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English Electric Lightning in 1/48?


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I figued where better to ask questions about the English Electric Lightning than here in Britmodeller.  I did a bit of research on the net, and it appears that perhaps the ONLY available option for a 1/48 English Electric Lightning kit is rebox of a not very recent kit, done by Airfix.  Does anyone know of a more current English Electric Lightning model kit?  If there is nothing more recent/better, what are the thoughts of anyone who has RECENTLY built the AIrfix kit?  Is the Airfix a decent build in terms of accuracy, fit?  Any rumblings of anything forthcoming in a ne tooling for this plane?  Thanks for any thoughts.

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The Airfix series of 1/48 Lightnings may not be new, but IMHO they're still very nice kits, and they have the virtue, AFAIK, of being the only options in that scale. They originated in the mid-late 1990s, about the same time as the Airfix 1/48 Spitfire 22/24 and Seafire 47. It was a good era for Airfix, and I'd say the two series are comparable in quality and engineering. From what I read the Airfix Lightning is the most accurate in any scale, but there isn't much competition. I built an F.6 in the late 90s, which obviously doesn't qualify for you as a RECENT (sic) build, but I remember it well. It was challenging, but rewarding, and the result was a striking model that took a first place in a local contest two years ago. In terms of fit, it can't be compared to recent Tamiya, but it's not bad especially considering it provides complete intake trunking back to the engine. I used a Cutting Edge resin cockpit that I imagine would be about impossible to find these days, but CMK and Aires both do resin sets.

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For the sake of completeness: Aeroclub did a couple of multi-media 1:48 Lightning kits (vacformed fuselages and wing panels, injected leading and trailing edges for the wings, injected tails, white metal accessories). Very nice for their day, and still up there with the best, but they're long OOP. You may still find one occasionally on one of the online auction or second-hand sites.

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I've built both early and later mark Lightnings from the Airfix kit.  Quality of moulding is on a par with more recent kits.  Good clean panel detail but no rivets. I have seen several examples built with full riveting added, but look at photos of real Lighnings, to be honest I struggle to see rivits. Fit is good with care as the fuselage joints are very long and prone to movement when glueing.  The cockpit is basic but Neomega produce a lovely resin cockpit that is a drop fit.  I used the CMK wheel wells upgrade on mine but that's very hard work as even thinning top and bottom wings to almost paper thickness, the resin wheel wells will not fit without reduction in depth.  Lots of build reviews here and elsewhere, but I would say it doesn't really need a replacement, especially with the plethora of aftermarket upgrades.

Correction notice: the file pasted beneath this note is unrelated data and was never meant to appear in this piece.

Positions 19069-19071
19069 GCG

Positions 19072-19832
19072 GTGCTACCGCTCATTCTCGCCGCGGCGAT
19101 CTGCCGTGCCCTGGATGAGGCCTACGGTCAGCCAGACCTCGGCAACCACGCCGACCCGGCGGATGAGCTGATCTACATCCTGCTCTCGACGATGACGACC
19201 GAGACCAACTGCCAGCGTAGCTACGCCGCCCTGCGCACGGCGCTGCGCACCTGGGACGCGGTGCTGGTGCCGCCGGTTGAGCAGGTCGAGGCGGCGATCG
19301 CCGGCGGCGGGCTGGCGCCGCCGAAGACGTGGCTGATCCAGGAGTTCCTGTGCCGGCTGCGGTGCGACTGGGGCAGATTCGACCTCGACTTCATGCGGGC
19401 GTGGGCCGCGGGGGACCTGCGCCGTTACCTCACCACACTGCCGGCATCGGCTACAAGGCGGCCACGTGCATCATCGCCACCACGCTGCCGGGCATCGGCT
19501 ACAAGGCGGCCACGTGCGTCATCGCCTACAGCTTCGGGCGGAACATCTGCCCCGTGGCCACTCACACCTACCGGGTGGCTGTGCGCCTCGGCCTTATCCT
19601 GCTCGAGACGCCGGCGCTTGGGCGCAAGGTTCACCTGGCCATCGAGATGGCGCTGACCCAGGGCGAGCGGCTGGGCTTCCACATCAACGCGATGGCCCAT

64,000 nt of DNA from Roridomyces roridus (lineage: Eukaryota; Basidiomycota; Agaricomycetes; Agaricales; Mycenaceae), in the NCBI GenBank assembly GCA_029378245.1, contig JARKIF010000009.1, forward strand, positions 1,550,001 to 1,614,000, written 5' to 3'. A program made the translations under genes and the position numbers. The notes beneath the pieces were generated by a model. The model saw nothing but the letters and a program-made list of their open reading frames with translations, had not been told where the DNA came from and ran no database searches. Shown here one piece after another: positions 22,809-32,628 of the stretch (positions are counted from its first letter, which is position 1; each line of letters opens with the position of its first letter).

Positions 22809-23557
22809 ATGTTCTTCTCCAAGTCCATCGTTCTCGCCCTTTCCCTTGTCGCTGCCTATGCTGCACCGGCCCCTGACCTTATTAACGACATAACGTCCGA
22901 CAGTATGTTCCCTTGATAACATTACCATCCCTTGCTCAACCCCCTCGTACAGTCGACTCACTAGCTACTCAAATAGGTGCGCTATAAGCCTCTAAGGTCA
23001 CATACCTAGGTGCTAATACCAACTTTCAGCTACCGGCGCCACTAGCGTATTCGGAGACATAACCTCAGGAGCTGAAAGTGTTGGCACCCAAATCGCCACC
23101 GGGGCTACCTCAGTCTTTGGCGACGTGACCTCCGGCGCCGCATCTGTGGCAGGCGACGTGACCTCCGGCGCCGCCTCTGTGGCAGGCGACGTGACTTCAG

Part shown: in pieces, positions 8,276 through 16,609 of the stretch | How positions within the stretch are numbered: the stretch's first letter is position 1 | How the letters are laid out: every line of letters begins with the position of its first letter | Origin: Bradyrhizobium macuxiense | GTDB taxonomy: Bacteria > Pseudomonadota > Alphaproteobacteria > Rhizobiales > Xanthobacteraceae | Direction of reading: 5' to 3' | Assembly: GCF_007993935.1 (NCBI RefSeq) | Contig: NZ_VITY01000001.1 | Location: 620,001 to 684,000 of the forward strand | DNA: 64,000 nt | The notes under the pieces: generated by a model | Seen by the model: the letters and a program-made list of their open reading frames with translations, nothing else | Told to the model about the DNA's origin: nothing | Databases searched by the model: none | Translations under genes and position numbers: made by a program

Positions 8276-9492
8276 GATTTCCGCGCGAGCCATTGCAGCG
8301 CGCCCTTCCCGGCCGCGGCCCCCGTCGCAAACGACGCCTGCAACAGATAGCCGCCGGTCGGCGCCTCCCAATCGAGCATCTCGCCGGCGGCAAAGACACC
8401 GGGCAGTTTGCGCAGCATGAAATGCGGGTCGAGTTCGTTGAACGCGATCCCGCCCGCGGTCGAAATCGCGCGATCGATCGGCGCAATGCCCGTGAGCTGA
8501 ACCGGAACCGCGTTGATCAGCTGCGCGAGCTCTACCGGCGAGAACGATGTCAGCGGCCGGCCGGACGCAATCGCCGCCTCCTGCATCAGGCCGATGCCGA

Here was my most recent

http://ipmsavon.org.uk/meetings-gallery.php?year=19#20190918-5

 

 

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Another vote for the Airfix 1/48 Lightning, possibly the best aircraft kit Airfix have ever produced.

 

Duncan B

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I'd endorse what all has been said above by the guys.  Its one of the rare kits that you dont have to be worried that it was not moulded yesterday.  It was a great kit by the standards of its time and remains a very good basis for a build with some aftermarket added for the cockpit

 

(If only we could say the same for the efforts in 1/32 :( - the rare Echelon vac form excepted which is a another masterpiece of its time) 

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The Airfix Lightnings are superb kits (I would say Aifix's best ever), I've built four in the past the first in 1998, I've literally just completed their F.2A and I'm still blown away with how easily and well it builds, and the finesse of the surface finish and detail.

The decals in the later boxings are definitely better quality than the originals.

 

Probably the one down side for some is that the cockpit is a bit sparse by modern standards, it doesn't bother me as little is seen, but there are various upgrade kits for the cockpit.

They are enjoyable to build from the box, and they really suit upgrades.

 

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At the time of release. IIRC. the only thing attracting criticism was that the cockpits were a bit simple. As said above, there are still aftermarket replacements or additions that you can use if you want to upgrade this area easily without a bit of (simple) scratchbuilding. The only thing to worry about is that you get the appropriate type of instrument panel. But given the visibility of a closed cockpit, personally I think the only wothwhile addition is an aftermarket ejector seat, and they are legion. Maybe add a bit of ducting on the sloping cockpit rear behind the seat. If you want to put the thing on a stick, then just use the pilot and IMHO it looks fine.

 

The Flightpath set is handy for an open cockpit on the ground version, and includes better missiles, and handling trolleys, but as with all their sets it can be a pig to use due to the stiff nature of the PE used. That could easily be down to deficiencies in my ability rather than the sets themselves, of course.

 

I've built 5 of them, 2 with trainer conversions and they were a joy. Wings in early issues could have a bit of warp at the tip, easily corrected by finger pressure, and if doing a version using inserts to blank the nose guns you need to dry run to be sure they don't sit too deep - they should be flush, and 2 of mine needed a bit of 5 thou card fitting first to raise them to the surface. I don't recall any other problems that weren't self-induced.

 

Paul.

 

 

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Airfix’s 1/48th Lightnings are fine kits, even 20 years plus after their first release.  They’re generally easy to build, albeit with some checking and adjustment of fit in places, and look the part once completed.  

 

One “gotcha” in the Mk. 1/1a/2/3 boxing is that the cable ducts along the lower fuselage sides for the 1a and 2 can wind up too far forward, they should run from about the trailing edge of the missile pylons to the leading edge of the airbrakes.